Rachel Richards

licensed massage therapist

east village, nyc

News: August 2013

The fascial alarm!

In my last newsletter, we discovered that disc pathologies are seldom the cause of low back pain. (Click here if you missed out.) So what is causing 80% of the population to have low back pain? Recent studies show fascia as the likely forerunner.

Once you lean forward past 30 degrees, your lumbo-dorsal fascia takes on the load. Lumbo-dorsal fascia is located just below the skin and fat tissue, and covers the whole lower spine and sacrum. It's only about a millimeter thick, but can take on a lot of force and cause a great deal of pain. Studies have shown that 93% of people with low back pain have injuries - tearing, scarring, inflammation - in their lumbo-dorsal fascia.

But how does the fascia get injured? In today's society, the vast majority of us spend hours upon hours slumping forward over desks, laptops, cell phones, tablets, etc. When the spine is in a constant state of flexion, the fascia gets stretched out and elongated, making it less able to sustain the stress being placed upon it and more susceptible to injury. As the fascia gets stretched, it loses function in its many mechanoreceptors, which are nerves responsible for calibrating muscle activity. That means we lose proprioception, or perception of our own body's positions and movements. This leads to further injury, micro tears, fatigue, inflammation, scar tissue, and, of course, pain. All of this tissue damage creates stiffness, contracture, and adhesions in the fascia, very similar to what is seen in frozen shoulder.

Research discovered that there is a high density of sensory nerve endings within fascia - many of which specialize in pain signaling. In fact, fascia is our richest sensory organ for proprioception. One study showed that post-exercise soreness does not come from muscles, but rather from fascial sheathes that envelope the muscles. Turns out that the fascia surrounding muscles contain six times the amount of nerve endings as the muscles themselves! So what we know as "delayed onset muscle soreness" may in fact be "delayed onset fascial soreness." Even more surprising evidence was found in an experiment where rats received inflammatory injections into the muscles of their lower spines. Researchers then touched the rats in different areas of the low back to see if and where there was a pain response. Contrary to reason, pain was elicited when the fascia was touched anywhere in the low back.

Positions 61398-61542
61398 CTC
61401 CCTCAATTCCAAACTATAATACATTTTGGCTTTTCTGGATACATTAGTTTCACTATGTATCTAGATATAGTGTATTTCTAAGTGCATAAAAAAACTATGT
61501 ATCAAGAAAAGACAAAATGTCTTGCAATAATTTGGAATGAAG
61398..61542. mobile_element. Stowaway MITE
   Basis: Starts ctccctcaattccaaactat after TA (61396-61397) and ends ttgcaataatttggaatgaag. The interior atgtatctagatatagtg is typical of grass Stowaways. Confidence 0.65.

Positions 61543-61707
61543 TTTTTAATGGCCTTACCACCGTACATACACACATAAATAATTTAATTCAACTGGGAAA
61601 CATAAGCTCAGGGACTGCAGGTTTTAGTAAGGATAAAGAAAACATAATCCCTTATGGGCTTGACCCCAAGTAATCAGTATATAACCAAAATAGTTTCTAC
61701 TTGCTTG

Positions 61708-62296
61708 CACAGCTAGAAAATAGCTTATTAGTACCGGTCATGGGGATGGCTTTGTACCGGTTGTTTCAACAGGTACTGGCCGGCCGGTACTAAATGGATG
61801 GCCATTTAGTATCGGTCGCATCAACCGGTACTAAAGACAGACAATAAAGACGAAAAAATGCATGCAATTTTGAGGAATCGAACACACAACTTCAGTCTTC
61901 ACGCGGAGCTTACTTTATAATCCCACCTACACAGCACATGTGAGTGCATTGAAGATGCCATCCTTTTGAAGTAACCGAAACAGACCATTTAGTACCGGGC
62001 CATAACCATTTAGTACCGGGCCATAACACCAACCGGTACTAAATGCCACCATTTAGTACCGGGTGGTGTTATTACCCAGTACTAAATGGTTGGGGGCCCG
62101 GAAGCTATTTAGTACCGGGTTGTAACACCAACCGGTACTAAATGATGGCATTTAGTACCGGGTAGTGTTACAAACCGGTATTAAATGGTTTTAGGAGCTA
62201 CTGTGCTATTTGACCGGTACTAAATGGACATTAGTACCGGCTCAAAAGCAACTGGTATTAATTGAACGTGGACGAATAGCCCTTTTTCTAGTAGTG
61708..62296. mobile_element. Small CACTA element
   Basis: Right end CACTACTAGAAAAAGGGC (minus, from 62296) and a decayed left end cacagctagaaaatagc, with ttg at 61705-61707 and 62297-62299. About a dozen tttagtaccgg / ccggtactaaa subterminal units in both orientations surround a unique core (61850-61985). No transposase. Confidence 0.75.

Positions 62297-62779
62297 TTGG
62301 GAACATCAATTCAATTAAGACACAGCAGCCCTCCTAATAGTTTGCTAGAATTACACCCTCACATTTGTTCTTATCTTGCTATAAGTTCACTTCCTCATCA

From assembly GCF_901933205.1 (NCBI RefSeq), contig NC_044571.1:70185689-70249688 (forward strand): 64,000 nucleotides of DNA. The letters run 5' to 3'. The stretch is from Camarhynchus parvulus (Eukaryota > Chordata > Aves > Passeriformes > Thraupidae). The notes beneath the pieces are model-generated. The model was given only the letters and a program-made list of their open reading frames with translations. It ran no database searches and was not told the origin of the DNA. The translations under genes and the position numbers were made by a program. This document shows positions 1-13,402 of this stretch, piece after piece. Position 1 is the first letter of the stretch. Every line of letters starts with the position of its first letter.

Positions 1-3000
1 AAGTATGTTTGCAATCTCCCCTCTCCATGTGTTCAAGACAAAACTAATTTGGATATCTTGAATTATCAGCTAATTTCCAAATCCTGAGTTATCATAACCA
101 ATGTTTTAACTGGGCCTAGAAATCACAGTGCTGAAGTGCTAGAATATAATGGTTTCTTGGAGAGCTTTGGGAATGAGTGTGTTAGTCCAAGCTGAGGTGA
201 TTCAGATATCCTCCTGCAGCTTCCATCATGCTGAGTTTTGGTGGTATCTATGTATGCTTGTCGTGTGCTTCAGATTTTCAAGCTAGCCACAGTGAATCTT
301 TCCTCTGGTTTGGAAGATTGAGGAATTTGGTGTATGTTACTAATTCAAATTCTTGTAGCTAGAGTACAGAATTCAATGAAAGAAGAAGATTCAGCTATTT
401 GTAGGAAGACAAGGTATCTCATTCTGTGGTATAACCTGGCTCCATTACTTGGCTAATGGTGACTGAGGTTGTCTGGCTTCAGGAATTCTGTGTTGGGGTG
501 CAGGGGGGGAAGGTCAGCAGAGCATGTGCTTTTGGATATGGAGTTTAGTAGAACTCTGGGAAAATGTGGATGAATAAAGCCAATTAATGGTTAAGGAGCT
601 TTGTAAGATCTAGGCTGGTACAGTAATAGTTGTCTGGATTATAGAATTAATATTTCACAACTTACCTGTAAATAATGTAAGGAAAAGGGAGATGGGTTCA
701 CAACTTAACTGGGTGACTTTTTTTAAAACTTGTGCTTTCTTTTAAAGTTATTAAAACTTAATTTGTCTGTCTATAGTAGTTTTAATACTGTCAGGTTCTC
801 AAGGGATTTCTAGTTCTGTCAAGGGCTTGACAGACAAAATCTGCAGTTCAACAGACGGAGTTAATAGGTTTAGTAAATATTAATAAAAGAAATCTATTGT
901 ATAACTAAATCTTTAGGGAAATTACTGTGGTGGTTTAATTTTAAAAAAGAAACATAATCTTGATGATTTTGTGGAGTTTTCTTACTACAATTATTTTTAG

So pain comes from fascia not only when the fascia itself is injured, but also when muscles are injured. It's been shown that fascia reacts as a kind of injury siren that sends the alarm when there is a change in other tissues innervated by the same segment of the spinal cord. Now that's fascianating!

"Okay," I hear you say, "but wherever the low back pain is coming from, it's still pain! How can I get rid of it?" For exciting answers to that very important question, you'll have to stay tuned for my next newsletter!

Source: Robert Schleip - World Massage Conference

Can't seem to get to the gym?

My clients often complain that they haven't been able to exercise because they have no time to get to the gym. My answer is always the same: You don't need to go somewhere to exercise. You have everything you need with you at all times. If you have a tight schedule, there's no need to overwhelm yourself by thinking your exercise routine needs to be 2 hours long. Just taking 30 minutes a day can keep you physically fit.

There are numerous ways to exercise right in your own home. Some people enjoy working out to exercise DVDs, of which there is no shortage. Aerobics, Pilates, yoga, dancing, resistance training - whatever you enjoy can be found on instructional DVDs. Just type your preferred exercise into Amazon.com and check out the variety of programs.

Another great way to create a home gym is with a Theraband - a stretchy elastic band that allows you to do everything you would do on gym weight machines in your own home. If you've been working with me, I've already taught you several convenient at-home exercises. Click here for over 700 different exercises you can do with a Theraband. The site teaches you how to do the exercises and helps you develop your own exercise program.

Regular exercise is an essential part of a healthy lifestyle. The benefits are numerous - click here for seven exercise benefits you may not be aware of. Now that you know you don't need to go to through the hassle of getting to a gym, there's no excuse not to get moving!

What's new with me ...

Summer is my favorite season, and Sienna and I have been spending lots of time outdoors - mostly enjoying beautiful Stuy Town. We've also been hanging out with other moms and babies in the neighborhood. Sienna continues to impress Jesse and me every day - and always makes us laugh with her silly faces and noises, and unwavering determination!

Click here for more photos of my beautiful baby girl!

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American Massage Therapy Association

Swedish InstituteCertified Myoskeletal TherapistNational Certification Board for Therapeutic Massage & Bodywork

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